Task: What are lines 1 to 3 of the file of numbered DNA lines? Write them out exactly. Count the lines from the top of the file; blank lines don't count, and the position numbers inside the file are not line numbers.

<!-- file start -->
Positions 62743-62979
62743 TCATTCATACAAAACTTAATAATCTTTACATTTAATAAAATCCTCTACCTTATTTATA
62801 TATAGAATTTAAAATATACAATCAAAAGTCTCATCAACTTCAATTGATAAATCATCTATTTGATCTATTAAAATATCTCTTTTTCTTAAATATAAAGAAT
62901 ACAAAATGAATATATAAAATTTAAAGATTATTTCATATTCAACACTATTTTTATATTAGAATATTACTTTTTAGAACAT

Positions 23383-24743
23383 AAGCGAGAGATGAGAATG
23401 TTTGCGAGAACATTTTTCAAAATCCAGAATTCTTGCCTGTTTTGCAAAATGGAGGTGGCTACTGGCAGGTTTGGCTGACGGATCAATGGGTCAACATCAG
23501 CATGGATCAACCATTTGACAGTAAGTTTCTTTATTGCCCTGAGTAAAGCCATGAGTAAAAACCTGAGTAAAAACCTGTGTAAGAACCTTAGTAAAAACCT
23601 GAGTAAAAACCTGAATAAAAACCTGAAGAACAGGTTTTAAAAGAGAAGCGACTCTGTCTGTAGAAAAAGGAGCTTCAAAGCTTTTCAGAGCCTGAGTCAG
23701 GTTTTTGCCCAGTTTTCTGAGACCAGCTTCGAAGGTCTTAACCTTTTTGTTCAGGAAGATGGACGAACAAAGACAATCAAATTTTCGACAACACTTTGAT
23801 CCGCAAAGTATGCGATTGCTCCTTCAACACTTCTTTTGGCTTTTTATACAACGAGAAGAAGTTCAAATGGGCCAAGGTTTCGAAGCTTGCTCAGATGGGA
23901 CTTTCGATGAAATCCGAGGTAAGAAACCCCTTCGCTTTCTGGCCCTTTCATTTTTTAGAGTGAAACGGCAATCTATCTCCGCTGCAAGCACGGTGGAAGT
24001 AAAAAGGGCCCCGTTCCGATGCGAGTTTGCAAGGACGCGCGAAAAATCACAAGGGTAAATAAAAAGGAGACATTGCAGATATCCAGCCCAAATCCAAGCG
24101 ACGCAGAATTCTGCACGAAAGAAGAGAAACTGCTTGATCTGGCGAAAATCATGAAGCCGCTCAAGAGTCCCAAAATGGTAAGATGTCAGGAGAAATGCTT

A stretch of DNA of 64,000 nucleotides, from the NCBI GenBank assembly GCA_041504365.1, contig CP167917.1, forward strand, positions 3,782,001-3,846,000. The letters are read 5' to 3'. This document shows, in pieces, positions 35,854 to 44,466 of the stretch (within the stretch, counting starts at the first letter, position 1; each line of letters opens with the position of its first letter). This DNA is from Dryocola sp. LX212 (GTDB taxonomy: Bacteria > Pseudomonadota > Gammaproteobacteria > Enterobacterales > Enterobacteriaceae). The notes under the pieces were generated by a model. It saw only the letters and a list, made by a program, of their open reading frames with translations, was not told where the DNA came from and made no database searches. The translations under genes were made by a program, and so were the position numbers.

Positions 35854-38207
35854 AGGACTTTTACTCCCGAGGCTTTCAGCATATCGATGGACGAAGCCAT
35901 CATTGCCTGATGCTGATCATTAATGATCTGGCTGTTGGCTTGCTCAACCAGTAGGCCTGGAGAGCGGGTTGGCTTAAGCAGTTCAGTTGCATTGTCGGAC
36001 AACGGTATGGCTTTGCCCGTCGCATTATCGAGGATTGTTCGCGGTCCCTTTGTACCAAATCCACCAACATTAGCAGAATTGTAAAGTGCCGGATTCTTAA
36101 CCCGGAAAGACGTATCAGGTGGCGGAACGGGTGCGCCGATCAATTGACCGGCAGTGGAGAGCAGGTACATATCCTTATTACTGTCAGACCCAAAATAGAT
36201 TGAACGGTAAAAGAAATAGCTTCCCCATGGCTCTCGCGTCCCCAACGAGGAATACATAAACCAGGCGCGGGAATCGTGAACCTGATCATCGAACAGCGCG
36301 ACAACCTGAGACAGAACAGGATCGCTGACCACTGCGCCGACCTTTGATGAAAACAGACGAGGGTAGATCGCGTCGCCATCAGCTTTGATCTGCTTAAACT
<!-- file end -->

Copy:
Positions 62743-62979
62743 TCATTCATACAAAACTTAATAATCTTTACATTTAATAAAATCCTCTACCTTATTTATA
62801 TATAGAATTTAAAATATACAATCAAAAGTCTCATCAACTTCAATTGATAAATCATCTATTTGATCTATTAAAATATCTCTTTTTCTTAAATATAAAGAAT